That day was Tuesday, the eve of Yom Kippur, and the start of a whirlwind process in which I fasted and attended services, then drove from Cambridge to New Jersey, made many uncomfortable phone calls to my friends,[4] attended a full day of pre-operation appointments, and had my left testicle removed on Friday.  I had the friendliest doctors in the world, but even that made no dent on the profound sense of alienation developed as innumerable health care workers poke and prod you.  Among the seemingly countless procedures the day before surgery, I gave multiple blood and urine samples, visited a sperm bank,[5] had a chest x-ray, and a CT scan.  There inevitably was a lot of waiting and worrying.  The urgency of the situation played a role, but the day of pre-operation appointments was filled with surprise forms to fill out and tests to be done that no one warned me about.  For example, I was not told that I could not eat for the three hours before my CT scan, so, the day after the Yom Kippur fast, I only ate a banana prior to completing all my appointments in the late afternoon.   I then had a few hours to eat before my pre-operation fast began.[6]

It was during the pre-operation day that I first thought how beneficial it could be to have a person hand me a schedule or checklist of everything that must be done, as well as coordinate between providers so that I filled out one form and gave one blood and urine sample.  I thankfully have an uncle who is a radiologist and a dear family friend who is an oncologist who both gave expert guidance and advice, but I realized that someone dedicated to managing cases and providing guidance could prove instrumental to those who are less fortunate.

Professor Elhauge’s proposed defragmentation process includes paying for a coordinator or case manager who is incentivized to reduce cost while raising quality of care.  I imagine these case managers would become specialists in specific illnesses and procedures as they gained experience (similar to business consultants).  They could then act as guides and advisors removing some of the emotional and psychological costs to patients.  For example, they could present patients with a checklist of all the pre-operation procedures, so patients could be mentally prepared for their ordeals.  They could create one set of forms for all the different providers, as well as decrease the amount of duplicated tests and samples.  Assuming proper medical licensing, they could even help contextualize conflicting advice from doctors (which will be the topic of the second half of my story), or at least have literature on best practices and generally accepted statistics.  I benefitted from the privilege of knowing the right people, but defragmentation could not only save money and reduce errors, it could improve the patient experience, diminishing the senses of loneliness and alienation.  Hopefully, my observations as I coped with this illness can help improve the experiences of future patients.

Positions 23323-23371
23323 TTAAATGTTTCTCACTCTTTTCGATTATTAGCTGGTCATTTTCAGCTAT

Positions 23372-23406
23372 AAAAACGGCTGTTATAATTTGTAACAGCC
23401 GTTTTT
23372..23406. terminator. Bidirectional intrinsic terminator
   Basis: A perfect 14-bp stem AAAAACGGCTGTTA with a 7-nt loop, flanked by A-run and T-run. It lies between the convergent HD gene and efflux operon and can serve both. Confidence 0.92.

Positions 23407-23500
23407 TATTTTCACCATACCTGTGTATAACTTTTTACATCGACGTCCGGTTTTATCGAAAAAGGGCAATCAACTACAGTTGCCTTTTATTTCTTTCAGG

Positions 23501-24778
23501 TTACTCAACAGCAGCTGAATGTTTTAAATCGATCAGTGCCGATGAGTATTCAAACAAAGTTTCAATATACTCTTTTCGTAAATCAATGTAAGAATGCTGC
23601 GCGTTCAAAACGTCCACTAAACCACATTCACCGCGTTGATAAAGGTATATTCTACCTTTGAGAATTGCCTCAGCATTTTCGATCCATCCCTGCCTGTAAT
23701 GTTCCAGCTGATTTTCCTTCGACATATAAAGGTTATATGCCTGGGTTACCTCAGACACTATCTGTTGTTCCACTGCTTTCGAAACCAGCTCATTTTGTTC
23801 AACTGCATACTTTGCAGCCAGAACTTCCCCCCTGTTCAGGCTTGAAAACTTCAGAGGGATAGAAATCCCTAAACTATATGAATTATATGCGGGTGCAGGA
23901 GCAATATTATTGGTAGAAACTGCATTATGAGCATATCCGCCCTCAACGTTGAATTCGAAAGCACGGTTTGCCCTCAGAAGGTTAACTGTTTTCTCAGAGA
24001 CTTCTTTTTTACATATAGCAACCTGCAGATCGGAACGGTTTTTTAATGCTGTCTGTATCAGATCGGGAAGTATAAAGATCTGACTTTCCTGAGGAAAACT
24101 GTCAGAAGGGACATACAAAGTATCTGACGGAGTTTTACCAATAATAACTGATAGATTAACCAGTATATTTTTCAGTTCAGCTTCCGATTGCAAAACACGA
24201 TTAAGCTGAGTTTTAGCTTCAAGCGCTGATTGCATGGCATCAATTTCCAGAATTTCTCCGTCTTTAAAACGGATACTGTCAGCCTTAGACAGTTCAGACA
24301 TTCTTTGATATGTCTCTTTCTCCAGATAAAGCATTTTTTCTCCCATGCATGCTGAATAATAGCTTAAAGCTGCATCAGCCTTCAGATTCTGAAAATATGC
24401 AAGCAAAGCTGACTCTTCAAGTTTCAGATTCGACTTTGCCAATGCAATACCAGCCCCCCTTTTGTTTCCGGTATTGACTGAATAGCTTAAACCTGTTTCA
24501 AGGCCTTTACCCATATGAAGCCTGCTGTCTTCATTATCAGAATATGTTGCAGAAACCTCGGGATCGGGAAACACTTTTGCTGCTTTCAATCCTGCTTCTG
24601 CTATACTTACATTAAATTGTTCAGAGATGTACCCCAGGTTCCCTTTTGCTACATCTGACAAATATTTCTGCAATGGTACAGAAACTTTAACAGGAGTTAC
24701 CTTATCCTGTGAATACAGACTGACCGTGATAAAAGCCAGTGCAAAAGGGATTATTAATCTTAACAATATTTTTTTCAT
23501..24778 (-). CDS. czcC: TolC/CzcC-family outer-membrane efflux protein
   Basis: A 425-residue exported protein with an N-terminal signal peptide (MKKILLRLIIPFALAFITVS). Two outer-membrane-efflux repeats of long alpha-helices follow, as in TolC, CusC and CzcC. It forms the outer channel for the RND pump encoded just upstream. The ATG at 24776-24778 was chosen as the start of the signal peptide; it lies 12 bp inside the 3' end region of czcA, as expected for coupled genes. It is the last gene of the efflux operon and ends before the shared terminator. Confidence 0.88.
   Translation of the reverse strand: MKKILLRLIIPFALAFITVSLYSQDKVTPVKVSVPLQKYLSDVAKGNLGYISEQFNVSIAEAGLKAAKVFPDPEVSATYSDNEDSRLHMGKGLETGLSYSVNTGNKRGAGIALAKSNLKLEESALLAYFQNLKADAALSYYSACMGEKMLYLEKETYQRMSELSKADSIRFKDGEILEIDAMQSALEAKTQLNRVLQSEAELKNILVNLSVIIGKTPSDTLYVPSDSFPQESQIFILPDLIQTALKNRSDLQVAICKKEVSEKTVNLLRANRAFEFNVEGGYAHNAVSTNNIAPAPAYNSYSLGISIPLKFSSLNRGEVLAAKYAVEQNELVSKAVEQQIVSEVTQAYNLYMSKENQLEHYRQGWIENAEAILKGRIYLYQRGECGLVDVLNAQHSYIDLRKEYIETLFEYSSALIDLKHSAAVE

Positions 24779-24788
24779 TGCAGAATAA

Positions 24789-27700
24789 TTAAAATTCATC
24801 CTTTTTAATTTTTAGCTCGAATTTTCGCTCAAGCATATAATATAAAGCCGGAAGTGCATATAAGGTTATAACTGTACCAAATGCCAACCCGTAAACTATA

[1] I must clarify that I received the best possible care that the world has to offer, including the most amazing doctors, the highest rated hospitals, and incredibly caring family and friends some of whom are doctors and offered expert advice in navigating the system, so I believe that these issues are systemic and while I only noticed them, I imagine with worse care and support they would be exacerbated.

[2] Had my tumor grown one year later, I would most likely have been between work and school and possibly, given my history of good health, enrolled in a high-deductible plan.

[3] The answer to a frequently asked question is that there was never any pain.